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This Litany of the Holy Face of Jesus, printed below, along with the Golden Arrow prayer, is an important part of Devotion to our Lord in His Holy Face. It has been attributed to Sister Mary of St. Peter, a Carmelite Nun pictured above, to whom Jesus revealed his ardent desire for this Devotion in reparation for blasphemies against God and the profanation of Sunday. (This offense involves people engaging unnecessarily in commerce and other such labors and chores on Sunday, a day meant for rest and reflection on God.)

Jesus once told Sister Mary in one of His many revelations to her “Oh, if you only knew what great merit you acquire by saying even once ‘Admirable is the name of God’ in a spirit of reparation for blasphemy!” This short prayer of reparation probably gladdens Our Lord’s heart indeed!

Sister Mary showed great love in honoring Jesus’ requests to further the adoption of the Holy Face devotion. One of her associates, Ven. Leo Dupont himself played a key role in spreading this devotion after Sister’s death in 1848 as discussed here. Our Lord Himself spoke of His Holy Face and the need for reparation, as mentioned above, a number of times in the 1840’s, and indeed, dictated the Golden Arrow prayer to her in 1843!

This Litany below is inspiring in the way Sister Mary lovingly takes us through Jesus’ life in this prayer, with special detail as to how His Face appeared during His Passion.
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Saint Margaret of Cortona

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Saint Margaret of Cortona

Franciscan tertiary, penitent

It is not strange that the world feels drawn to the Augustines and Magdalenes of every age. The world knows its guilt and is ashamed. With the lives of such saints placed warmly and tactfully before us, it is impossible to abandon hope. From the tumbleweed of sin many saints have grown.

Margaret was born at Laviano, in Tuscany, Italy, about 1247, of poor farm people. Her mother died when she was only seven years old, and two years later her father married again. His new wife was a strong, masterful woman, who had little sympathy for her pleasure-loving stepdaughter. Margaret had always yearned for love and it was always denied her at home. It is not hard to understand, then, how the pretty young girl fell prey to the prospect of love and luxury offered her by a rich young cavalier (whose name she never divulged) from a neighboring village. She went away with him one night and lived with him as his mistress for the next nine years, during which time she gave birth to a son. During all those years Margaret remained faithful to her lover, even though she was an object of scorn to the townspeople, who regarded her as a depraved woman.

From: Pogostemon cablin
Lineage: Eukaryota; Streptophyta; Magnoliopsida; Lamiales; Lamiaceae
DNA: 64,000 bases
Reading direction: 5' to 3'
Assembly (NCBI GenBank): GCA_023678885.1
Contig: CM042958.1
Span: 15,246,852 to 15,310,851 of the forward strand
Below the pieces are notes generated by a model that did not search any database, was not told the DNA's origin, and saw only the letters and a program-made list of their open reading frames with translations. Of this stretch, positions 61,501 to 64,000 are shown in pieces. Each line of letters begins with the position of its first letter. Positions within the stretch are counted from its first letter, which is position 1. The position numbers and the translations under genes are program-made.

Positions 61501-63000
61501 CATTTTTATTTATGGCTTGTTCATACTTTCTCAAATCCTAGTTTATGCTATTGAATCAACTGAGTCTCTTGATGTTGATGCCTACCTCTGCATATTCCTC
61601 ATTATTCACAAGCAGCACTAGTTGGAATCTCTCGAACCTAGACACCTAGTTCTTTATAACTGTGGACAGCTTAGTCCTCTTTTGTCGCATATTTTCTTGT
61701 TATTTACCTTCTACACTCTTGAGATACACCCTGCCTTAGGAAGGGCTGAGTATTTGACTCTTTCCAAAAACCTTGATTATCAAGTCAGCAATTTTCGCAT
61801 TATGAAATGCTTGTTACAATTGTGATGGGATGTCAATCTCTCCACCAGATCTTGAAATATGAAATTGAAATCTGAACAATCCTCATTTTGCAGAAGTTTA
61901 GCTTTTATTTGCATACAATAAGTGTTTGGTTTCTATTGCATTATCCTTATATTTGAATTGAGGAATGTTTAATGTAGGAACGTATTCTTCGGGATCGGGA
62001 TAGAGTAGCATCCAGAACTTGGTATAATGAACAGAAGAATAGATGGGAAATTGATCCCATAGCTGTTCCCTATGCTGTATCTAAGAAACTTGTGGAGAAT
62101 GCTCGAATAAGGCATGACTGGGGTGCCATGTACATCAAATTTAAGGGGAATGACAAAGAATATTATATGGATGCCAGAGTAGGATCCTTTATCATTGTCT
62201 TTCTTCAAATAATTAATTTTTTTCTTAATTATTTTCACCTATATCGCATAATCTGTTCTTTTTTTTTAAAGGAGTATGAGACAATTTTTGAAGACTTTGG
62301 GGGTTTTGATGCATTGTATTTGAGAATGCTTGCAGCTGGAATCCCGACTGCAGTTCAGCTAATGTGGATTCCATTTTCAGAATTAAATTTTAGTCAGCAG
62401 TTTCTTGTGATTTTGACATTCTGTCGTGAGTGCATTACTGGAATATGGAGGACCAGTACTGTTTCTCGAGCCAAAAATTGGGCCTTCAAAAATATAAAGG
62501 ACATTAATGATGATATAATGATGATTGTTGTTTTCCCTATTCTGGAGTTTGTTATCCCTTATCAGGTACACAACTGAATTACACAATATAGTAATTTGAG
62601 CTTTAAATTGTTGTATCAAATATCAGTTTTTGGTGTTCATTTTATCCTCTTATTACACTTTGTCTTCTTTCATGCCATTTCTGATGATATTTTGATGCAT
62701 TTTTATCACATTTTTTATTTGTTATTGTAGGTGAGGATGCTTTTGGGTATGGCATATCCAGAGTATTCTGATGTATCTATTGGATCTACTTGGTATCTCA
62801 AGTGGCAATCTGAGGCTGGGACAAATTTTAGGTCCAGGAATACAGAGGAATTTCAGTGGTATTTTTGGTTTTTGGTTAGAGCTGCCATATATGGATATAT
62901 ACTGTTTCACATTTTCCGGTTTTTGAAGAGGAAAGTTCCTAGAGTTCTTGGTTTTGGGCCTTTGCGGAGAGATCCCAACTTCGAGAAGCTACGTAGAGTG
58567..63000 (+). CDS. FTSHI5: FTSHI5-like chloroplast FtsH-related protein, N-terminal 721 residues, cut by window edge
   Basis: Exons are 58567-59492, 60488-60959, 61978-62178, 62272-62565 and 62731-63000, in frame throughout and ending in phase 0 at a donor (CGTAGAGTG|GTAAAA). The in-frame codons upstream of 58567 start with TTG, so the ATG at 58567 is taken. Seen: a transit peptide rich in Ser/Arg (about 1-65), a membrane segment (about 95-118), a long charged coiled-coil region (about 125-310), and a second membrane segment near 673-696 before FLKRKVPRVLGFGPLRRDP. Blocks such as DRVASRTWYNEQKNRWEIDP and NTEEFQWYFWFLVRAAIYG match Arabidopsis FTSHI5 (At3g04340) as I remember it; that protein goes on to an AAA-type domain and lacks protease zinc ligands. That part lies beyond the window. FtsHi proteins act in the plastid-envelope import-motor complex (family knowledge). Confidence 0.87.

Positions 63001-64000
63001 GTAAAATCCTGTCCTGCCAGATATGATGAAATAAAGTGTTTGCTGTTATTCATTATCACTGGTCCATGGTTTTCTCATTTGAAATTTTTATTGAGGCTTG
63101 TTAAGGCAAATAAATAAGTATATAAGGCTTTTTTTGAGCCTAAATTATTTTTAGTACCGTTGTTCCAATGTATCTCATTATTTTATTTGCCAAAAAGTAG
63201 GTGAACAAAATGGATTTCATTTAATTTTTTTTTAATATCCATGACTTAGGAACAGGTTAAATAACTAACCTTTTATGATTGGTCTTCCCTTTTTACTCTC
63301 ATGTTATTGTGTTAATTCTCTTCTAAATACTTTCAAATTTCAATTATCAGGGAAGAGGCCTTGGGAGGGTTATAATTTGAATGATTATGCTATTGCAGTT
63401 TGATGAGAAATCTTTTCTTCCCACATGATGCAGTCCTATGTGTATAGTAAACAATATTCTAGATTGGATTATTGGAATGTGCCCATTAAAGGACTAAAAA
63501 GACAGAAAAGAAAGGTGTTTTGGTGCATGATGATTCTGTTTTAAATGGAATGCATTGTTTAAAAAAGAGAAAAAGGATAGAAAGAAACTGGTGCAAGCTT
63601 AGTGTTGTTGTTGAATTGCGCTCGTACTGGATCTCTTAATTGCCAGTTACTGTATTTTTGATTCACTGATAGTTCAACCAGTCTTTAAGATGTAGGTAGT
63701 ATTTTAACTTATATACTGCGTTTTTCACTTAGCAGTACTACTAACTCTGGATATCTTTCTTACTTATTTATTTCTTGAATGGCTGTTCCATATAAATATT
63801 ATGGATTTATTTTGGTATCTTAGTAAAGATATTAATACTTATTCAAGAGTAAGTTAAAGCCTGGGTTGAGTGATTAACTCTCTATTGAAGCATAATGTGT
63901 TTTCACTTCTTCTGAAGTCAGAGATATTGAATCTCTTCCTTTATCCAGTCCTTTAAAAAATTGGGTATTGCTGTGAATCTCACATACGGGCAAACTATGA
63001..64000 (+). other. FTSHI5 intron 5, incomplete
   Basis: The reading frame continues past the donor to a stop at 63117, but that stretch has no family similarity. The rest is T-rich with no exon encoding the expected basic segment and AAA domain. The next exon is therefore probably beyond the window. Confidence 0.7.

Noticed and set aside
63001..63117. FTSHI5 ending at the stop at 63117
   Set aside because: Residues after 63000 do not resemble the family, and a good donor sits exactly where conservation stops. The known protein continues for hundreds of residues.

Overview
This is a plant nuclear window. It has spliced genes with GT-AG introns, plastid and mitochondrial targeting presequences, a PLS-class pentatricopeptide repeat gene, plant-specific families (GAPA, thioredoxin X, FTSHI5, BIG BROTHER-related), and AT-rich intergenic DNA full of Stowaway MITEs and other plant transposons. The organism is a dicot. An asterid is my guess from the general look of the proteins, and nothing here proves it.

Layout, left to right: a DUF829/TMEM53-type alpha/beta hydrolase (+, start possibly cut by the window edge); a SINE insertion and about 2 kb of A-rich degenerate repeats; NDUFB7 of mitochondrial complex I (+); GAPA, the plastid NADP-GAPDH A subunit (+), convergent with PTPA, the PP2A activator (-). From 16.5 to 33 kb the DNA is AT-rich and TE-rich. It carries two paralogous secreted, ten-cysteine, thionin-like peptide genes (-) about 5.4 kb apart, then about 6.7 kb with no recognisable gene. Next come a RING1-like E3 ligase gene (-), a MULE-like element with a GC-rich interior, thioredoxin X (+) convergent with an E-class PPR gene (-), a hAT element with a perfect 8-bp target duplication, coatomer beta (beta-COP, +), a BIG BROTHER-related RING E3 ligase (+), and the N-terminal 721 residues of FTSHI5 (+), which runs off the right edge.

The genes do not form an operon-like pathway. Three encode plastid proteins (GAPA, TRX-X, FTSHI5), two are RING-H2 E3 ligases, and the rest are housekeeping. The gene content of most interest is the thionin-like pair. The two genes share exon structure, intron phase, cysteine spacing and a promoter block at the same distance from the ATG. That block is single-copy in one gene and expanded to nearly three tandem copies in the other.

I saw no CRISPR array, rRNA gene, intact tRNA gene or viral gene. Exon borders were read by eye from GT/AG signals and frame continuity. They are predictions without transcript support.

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Saint Peter’s Chair at Antioch

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Saint Peter’s Chair at Antioch

(ca. 36-43)

That Saint Peter, before he went to Rome, founded the see of Antioch is attested by many Saints of the earliest times, including Saint Ignatius of Antioch and Saint Clement, Pope. It was just that the Prince of the Apostles should take under his particular care and surveillance this city, which was then the capital of the East, and where the faith so early took such deep roots as to give birth there to the name of Christians. There his voice could be heard by representatives of the three largest nations of antiquity — the Hebrews, the Greeks and the Latins. Saint Chrysostom says that Saint Peter was there for a long period; Saint Gregory the Great, that he was seven years Bishop of Antioch. He did not reside there at all times, but governed its apostolic activity with the wisdom his mandate assured.

If as tradition affirms, he was twenty-five years in Rome, the date of his establishment at Antioch must be within three years after Our Saviour’s Ascension, for he would have gone to Rome in the second year of Claudius. He no doubt left Jerusalem when the persecution which followed Saint Steven’s martyrdom broke out (Acts 8:1), and remained in Antioch until he escaped miraculously from prison and from the hands of Herod Agrippa, while in Jerusalem in 43 at the time of the Passover. (Acts 12) Knowing he would be pursued to Antioch, his well-known center of activity, he went to Rome.

In the first ages it was customary, especially in the East, for every Christian to observe the anniversary of his Baptism. On that day each one renewed his baptismal vows and gave thanks to God for his heavenly adoption. That memorable day they regarded as their spiritual birthday. The bishops similarly kept the anniversary of their consecration, as appears from four sermons of Saint Leo the Great on the anniversary of his accession to the pontifical dignity. These commemorations were frequently continued by the people after their bishops’ decease, out of respect for their memory. The feast of the Chair of Saint Peter was instituted from very early times. Saint Leo says we should celebrate the Chair of Saint Peter with no less joy than the day of his martyrdom, for as in the latter he was exalted to a throne of glory in heaven, by the former he was installed Head of the Church on earth.

Reflection: On this festival we are especially bound to adore and thank the divine Goodness for the establishment and propagation of His Church, and to pray earnestly that in His mercy He will preserve it and extend its dominion, so that His name may be glorified by all nations and all hearts even to the boundaries of the earth.

Little Pictorial Lives of the Saints, a compilation based on Butler’s Lives of the Saints and other sources by John Gilmary Shea (Benziger Brothers: New York, 1894); Les Petits Bollandistes: Vies des Saints, by Msgr. Paul Guérin (Bloud et Barral: Paris, 1882), Vol. 2.